Remember in my Turner write up I said I should focus on pop the rest of the draft? I failed in taking Dee Gordon. A couple weeks back, I did a best-ball draft with our colleague Alex Fast, and we got into a squabble about Gordon’s value. I didn’t want a speedster on the decline, I said. I didn’t want aging speedster who got caught stealing 28.5% of the time last year, I said; and yet, here I am taking him at 12.139. Baseball Savant has Gordon’s sprint speed at 29.0 in 2018, and while it was the lowest it’s been since they started tracking the metric, it was 29.4 in 2017 when he stole 60 bases, 29.6 in an injury-shortened 2016 when he stole 30, and 29.1 in 2015 when he stole 58. Regardless of whether I think Gordon will bounce back, I didn’t need this many steals. I could’ve used this pick to add a second decent closer in Kirby Yates or a straight power guy such asMike Moustakas to plug in my UT spot.
Pick 13.150 — Willson Contreras (C, Chicago Cubs)
I don’t usually end up with a catcher this early, so what witchcraft happened that I did this time? Maybe I was reminiscing to 2018, when everyone was hyped up about Willson Contreras, taking him in the 70s. Don’t get me wrong, there’s definite upside with Contreras, but I would’ve much rather had Danny Jansen in the 16th round or boring, steady Yadier Molina in the 18th round. Here’s are their projections from The Bat, so you tell me why I’m paying five rounds more:
At this point in the draft, I’m realizing I’ve only filled five of my nine pitcher slots, and drafting with my fellow brethren of Pitcher List, they’re most likely high on all the later guys that I’m planning on targeting. Panic sets in, and I start queuing up starters. For this pick, I was between Eduardo Rodriguez and Cole Hamels. I had a couple other guys queued up such asMichael Fulmer, Joe Musgrove, and Rich Hill, but I felt I could wait a little longer on them. I took Rodriguez, hoping that this is the year that health springs eternal (What’s that? The phrase is “hope springs eternal”?). Rodriguez has increased his K% each of the past four seasons, hitting a career-high 26.4 in 2018.
Isn’t it one of the best feelings when a player you were debating between in a previous round makes it back to you? Who was I to not thank the fantasy gods and take what they had gifted me? Hamels found the fountain of youth in Chicago last year. In 12 starts with the Cubs, he had a 2.36 ERA, which was heavily aided by his HR/9 going from 1.8 with Texas to .7 with Chicago. At this point in the draft, having the safety of Hamels as my SP6 should help offset the injury risk of Rodriguez.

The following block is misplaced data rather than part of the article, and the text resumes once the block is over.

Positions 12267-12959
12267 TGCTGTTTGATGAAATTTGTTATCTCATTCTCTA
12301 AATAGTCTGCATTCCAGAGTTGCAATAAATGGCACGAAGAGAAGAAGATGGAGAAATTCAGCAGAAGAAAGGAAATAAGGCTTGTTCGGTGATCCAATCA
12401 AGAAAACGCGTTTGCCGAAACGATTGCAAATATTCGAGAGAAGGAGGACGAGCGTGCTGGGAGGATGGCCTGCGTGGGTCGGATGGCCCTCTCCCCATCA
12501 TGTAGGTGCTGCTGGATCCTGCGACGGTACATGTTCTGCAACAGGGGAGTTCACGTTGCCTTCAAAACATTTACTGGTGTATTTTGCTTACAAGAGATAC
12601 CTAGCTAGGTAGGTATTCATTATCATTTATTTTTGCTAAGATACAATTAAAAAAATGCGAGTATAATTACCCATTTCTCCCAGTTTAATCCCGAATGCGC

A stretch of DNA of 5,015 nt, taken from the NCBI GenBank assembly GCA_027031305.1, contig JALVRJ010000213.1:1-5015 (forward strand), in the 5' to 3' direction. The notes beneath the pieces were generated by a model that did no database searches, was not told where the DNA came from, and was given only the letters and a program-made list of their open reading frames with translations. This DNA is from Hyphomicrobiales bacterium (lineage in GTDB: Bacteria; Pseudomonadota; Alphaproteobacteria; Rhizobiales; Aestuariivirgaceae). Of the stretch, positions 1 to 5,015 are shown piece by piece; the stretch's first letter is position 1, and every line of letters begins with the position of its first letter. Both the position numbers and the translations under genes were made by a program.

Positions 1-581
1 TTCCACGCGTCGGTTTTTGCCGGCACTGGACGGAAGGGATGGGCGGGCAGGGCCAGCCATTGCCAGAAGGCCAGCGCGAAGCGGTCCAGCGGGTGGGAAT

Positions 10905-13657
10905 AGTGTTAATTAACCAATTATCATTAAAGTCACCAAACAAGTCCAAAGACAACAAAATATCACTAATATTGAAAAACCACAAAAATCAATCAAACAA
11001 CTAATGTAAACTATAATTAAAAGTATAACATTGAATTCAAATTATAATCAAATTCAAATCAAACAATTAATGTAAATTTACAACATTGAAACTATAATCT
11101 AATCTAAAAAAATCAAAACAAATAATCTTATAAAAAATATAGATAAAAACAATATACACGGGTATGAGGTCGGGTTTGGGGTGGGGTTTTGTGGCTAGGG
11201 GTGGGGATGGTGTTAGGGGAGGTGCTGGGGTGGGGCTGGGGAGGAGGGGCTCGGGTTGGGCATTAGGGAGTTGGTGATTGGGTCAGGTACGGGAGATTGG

Pick 16.187 — Cody Allen (RP, Los Angeles Angels of Anaheim)
I really do not enjoy drafting closers. Sure, Cody Allen has the experience and has been named the Angels’ closer, but the decline is real. He lost velocity on his fastball for the fifth consecutive season in 2018, and as a result, his K% was down and his ERA was up. Unfortunately, in this game we need saves, but if you couldn’t tell, I am not thrilled with making this pick. Doing this exercise really shows just how unprepared I am for legit drafts.
Pick 17.198 — Paul DeJong (SS, St. Louis Cardinals)
Finally, we’re back to a pick that I’m not ashamed of. I woke up and remembered that I needed to supplement my team with pop and took Paul DeJong. DeJong missed some of 2018 after being hit by a pitch in the hand and breaking a bone, requiring surgery. He managed to improve his K% and BB% during the year and offers that 30-35 home run ceiling that I’m looking for.
Pick 18.211 — Max Kepler (OF, Minnesota Twins)
Here I stuck to the plan and again took depth with home run upside in Max Kepler. Jim Chatterton wrote an amazing piece on Kepler, and his words are much more eloquent than mine.
While I realized adding pop was my main concern, I wanted to add a seventh starter. I should note: At this point in the draft, I knew (as long as no snipers showed up) what I was planning on doing with my last two picks, so I mapped out taking one starter, two bats, and then the guys I took in the 22nd and 23rd rounds (no spoilers). Derek Holland was a beast in the second half last year and will be returning to San Francisco. The esteemed Nick Pollack had this to say in his top 60 starting pitchers article:, “I’m not kidding: The southpaw held a 2.94 ERA, 25.5% strikeout rate (11.5% swinging-strike rate!), and 1.27 WHIP in his final 19 starts, rooted in a shift on the rubber to the first base side.” I love when an improvement like this can be rooted in a change that was made and not just luck.
Pick 20.235 — Jake Bauers (1B, Cleveland Indians)
Daniel Port wrote an incredible piece on Jake Bauers, and the summary is that positive regression should be coming to help the batting average. Bauers is a guy who has a power/speed profile that I could easily see end up as a top-125 player come September.
Pick 21.246 — Randall Grichuk (OF, Toronto Blue Jays)
Randall Grichuk completes my power-upside picks. To review, I took DeJong, Kepler, Bauers, and Grichuk as UT/bench bats to try and supplement the potential home runs lost by taking Turner in the first round. Overall, the only spot that I really misstepped on this strategy was the Gordon pick.
Picks 22.259 and 23.270 — Matt Barnes & Ryan Brasier (RPs, Boston Red Sox)
I combined the last two rounds for a reason. Currently, Matt Barnes and Ryan Brasier are the two relievers vying for the role of Red Sox closer. As I stated earlier, I hate drafting closers, but potentially getting the Red Sox closer with my last two picks is as good of a lottery ticket as you’re going to get.
(Photo by Jay Anderson/Icon Sportswire)